Friday, August 10, 2012

Waiting for Doomsday

I’m sitting in a hotel room awaiting the end of the world.  It’s summer.  I’ve turned down the thermostat so I can at least be cool while I’m waiting.  I’m peeking through the shades and see no sign of doomsday.  Curious.  I’d turn on the TV and see what the news programs have to say about the end of the world, but all they do is spit out lieslies from the government and lies from corporate owners.  I’d be lying if I didn’t say that I’m scared.  I don’t know what’s worse: dying here alone without loved ones or leaving this world with unfinished business.  I still have sins to expiate and regrets to dwell on.  I guess it’s ironic: I’ve contemplated suicide for so many years, and now I fear my demise?  Maybe I’m wrong about the Apocalypse.  Anyway, perhaps I’ll be checking out before it comes.  When the Earth breaks apart and the lights go out, I hope I’m sleeping.  I’ve purposely forewent the hotel room coffee for this very reason.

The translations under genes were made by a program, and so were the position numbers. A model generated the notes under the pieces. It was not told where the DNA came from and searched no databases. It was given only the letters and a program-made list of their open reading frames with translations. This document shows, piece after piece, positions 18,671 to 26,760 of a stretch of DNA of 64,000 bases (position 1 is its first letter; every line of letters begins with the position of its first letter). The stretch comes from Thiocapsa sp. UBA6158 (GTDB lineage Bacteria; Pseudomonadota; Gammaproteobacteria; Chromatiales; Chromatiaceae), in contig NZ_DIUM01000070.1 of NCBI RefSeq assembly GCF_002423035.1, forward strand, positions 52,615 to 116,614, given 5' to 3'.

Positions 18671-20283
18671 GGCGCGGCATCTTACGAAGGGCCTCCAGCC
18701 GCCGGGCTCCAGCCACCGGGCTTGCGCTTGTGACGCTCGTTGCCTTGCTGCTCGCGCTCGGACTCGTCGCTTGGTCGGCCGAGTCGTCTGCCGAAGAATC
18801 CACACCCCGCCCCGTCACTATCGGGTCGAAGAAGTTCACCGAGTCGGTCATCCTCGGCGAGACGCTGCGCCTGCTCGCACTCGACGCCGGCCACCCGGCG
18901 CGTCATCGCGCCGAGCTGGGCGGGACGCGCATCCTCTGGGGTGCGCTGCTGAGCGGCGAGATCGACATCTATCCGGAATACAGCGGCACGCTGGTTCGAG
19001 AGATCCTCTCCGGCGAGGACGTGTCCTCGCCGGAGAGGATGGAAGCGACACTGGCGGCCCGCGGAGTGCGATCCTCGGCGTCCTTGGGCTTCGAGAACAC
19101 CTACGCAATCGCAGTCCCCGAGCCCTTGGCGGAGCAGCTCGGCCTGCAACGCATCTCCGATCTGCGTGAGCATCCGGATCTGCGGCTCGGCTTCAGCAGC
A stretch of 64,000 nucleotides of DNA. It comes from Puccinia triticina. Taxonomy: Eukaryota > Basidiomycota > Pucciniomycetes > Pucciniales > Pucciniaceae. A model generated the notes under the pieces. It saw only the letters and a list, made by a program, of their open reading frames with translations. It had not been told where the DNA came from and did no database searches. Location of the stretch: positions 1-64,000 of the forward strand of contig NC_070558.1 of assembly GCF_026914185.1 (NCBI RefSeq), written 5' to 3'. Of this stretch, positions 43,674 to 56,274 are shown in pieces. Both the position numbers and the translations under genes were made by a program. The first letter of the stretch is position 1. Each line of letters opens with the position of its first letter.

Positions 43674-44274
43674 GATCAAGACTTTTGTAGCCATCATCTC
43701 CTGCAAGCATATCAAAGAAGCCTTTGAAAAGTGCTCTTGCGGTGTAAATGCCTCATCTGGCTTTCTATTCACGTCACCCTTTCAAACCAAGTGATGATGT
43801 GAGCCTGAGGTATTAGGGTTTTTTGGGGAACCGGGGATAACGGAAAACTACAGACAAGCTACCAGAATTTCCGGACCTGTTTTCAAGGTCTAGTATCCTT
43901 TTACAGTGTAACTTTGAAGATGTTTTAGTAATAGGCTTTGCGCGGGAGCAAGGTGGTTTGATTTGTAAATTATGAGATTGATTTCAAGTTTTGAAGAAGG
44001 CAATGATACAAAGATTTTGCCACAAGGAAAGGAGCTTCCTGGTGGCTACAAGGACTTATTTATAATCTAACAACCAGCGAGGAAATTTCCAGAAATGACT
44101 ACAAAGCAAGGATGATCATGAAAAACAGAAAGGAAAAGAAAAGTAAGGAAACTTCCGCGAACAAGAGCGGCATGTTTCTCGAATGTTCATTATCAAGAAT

Sunday, August 5, 2012

Barrage of Questions

People often come up to me and ask how I’m doing or what my opinion is on a given issue.  Sometimes they’re just inquiring about my mindset.  “Hey, Der, what’s your deal?” they say.  “What’s your take on life?”  And on and on it goes.  “How do you feel about what’s going on in the world today?”  Occasionally I’ll get something more specific like: “What’s your view of the presidential election?”  But usually it’s the same old: “What makes you tick?”  As you can imagine, I feel both frustrated and vulnerable.  I just look up in exasperation and ward these questioners off: Do you mind?  I didn’t come into this restroom stall to be barraged by questions, you know?  Some privacy would be nice.

Friday, August 3, 2012

Last Session of Summer Course

I finished up an eight-session summer course last night.  I still have some grading to do and the students have until Sunday to post their comments regarding this week’s reading on an online discussion forum.  It was a delightful experience.  The class was small, the students motivated.  I had the opportunity to design a course that would give undergrads a global perspective and expose them to history as a discipline.  In addition to various online primary and secondary sources, I had them read three books on the Arab uprisings, genocide in Rwanda, and prison camps in North Korea respectively.  Given my interest in the dark side, I naturally chose to focus on conflicts and violence throughout the world.  I entitled the course “Historical Underpinnings of Trouble Spots in Today’s World.”